In Tuesday's Washington Post, Tom Hundley of the Pulitzer Center for Crisis Reporting gave Post readers a textbook example in biased reporting freighted with loaded language. The target was a predictable bogeyman of secular liberal reporters: the Catholic Church.
Hundley painted the constitutional court battle over a "reproductive health law" in the Philippines as a struggle "pit[ting] the entrenched power of the Roman Catholic establishment against a rising tide of modernization and economic aspiration." You read that right. It's progress and prosperity against repression and Romanism according to Hundley.
High school kids who graduate with flying colors in District of Columbia schools often find that college kicks their butt, the Washington Post's Emma Brown reported in a front-pager today headlined "College-bound D.C. grads pack hopes and fears." "Past valedictorians of low-performing District high schools say their own transitions to college were eye-opening and at times ego-shattering, filled with revelations that -- despite taking their public schools' most difficult classes and acing them -- they were not equipped to excel at the nation's top colleges," Brown lamented.
Yet nowhere in her 45-paragraph story did the Post education reporter -- and former math teacher -- find anyone to blame D.C. public schools teachers and administrators for the failure to properly prepare their students for the academic rigors of college. To the extent that sub-par teaching was fingered for blame, it was explained away by that usual liberal bogeyman: standardized testing (emphasis mine):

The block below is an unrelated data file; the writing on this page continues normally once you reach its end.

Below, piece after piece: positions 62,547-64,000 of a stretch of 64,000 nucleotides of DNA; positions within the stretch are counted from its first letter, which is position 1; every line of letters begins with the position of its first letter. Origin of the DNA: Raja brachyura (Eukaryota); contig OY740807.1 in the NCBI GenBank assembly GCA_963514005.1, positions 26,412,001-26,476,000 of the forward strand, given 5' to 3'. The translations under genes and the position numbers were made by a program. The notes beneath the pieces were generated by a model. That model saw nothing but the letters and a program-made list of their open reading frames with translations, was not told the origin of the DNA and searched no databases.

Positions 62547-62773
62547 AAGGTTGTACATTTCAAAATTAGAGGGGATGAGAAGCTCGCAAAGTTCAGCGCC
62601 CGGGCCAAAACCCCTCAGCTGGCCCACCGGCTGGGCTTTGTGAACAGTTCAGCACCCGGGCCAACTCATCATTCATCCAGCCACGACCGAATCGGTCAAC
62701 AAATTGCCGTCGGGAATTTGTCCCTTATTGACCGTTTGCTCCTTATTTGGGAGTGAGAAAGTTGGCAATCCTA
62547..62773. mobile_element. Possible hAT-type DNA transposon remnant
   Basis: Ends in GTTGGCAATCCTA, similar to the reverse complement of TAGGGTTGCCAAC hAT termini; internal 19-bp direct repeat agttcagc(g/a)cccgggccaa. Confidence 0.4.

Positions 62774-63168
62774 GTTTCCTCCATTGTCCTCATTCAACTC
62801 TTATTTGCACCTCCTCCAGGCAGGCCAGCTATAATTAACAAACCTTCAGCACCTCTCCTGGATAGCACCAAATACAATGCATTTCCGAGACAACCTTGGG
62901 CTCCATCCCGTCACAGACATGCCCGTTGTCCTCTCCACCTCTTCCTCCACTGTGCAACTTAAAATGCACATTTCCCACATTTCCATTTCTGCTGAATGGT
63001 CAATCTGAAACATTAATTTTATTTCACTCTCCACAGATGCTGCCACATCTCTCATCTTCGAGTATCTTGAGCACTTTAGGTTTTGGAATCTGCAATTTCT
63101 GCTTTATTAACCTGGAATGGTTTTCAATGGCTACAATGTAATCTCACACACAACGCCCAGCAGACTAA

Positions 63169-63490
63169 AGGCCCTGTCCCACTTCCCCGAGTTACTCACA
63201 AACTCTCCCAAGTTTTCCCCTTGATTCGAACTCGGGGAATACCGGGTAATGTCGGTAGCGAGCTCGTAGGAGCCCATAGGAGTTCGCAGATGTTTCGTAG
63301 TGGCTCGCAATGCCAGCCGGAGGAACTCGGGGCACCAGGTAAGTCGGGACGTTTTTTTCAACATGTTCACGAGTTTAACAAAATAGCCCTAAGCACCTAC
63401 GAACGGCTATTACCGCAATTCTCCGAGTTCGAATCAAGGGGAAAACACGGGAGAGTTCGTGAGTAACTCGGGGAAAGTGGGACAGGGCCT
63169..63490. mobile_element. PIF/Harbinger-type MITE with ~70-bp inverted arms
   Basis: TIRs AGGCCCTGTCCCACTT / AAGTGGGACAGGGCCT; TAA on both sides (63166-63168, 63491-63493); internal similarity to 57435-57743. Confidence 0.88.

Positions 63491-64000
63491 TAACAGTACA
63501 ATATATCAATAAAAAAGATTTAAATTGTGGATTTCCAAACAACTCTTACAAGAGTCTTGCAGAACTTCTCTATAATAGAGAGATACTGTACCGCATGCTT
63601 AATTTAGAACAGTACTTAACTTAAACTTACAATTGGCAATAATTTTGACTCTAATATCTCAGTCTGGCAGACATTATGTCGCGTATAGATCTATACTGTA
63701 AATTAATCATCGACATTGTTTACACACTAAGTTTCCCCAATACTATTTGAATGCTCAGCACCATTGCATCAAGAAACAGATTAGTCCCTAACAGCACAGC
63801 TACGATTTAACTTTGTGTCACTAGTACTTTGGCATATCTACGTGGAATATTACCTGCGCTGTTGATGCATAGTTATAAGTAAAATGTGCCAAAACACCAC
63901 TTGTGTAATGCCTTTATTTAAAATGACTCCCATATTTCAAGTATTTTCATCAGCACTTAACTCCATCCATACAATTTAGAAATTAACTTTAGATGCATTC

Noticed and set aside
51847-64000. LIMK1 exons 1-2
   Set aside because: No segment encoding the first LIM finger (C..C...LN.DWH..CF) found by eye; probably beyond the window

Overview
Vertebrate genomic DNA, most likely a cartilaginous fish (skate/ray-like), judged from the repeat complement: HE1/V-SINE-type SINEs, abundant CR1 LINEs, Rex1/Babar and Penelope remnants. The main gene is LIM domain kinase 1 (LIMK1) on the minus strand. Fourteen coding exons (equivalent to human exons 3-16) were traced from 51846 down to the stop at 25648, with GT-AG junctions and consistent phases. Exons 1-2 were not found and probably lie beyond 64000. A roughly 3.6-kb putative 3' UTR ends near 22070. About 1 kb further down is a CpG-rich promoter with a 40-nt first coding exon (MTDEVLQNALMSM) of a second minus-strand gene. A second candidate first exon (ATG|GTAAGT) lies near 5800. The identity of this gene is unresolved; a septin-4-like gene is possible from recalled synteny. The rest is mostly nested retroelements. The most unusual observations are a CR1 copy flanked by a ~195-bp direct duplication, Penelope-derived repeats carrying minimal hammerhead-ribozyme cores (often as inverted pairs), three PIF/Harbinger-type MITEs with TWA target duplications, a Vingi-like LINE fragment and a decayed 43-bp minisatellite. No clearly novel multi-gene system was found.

As we've shown here and here, the New York Times has trouble understanding the central Christian doctrine of the resurrection of Christ. As my colleague Clay Waters noted back in April, even in issuing a correction to a doozy of an error in a story this year, Times editors made another mistake in the correction that referred to the "resurrection into heaven" of Jesus.
Well, the Times has once again demonstrated it needs to go back to Sunday School. Take the June 14 David Brooks column -- " Religion and Inequality" -- wherein the quasi-conservative scribe misattributed a biblical passage by the Apostle Paul to Jesus. The Times dutifully issued a correction, but as you'll see below, it's still deficient (emphasis mine):
"The media finally recognized a[n] [Obama] scandal, but then slowly but surely they took their foot off the gas," Fox News Channel's Sean Hannity noted of the media's treatment of the IRS/Tea Party scandal as he opened the "Media Mash" segment with NewsBusters publisher Brent Bozell on Thursday's Hannity. As Hannity opened the segment, an on-screen graphic [embedded below the page break] displayed data collected by Media Research Center (MRC) deputy research director Geoff Dickens which showed the broadcast media's waning interest in reporting on developments in the scandal.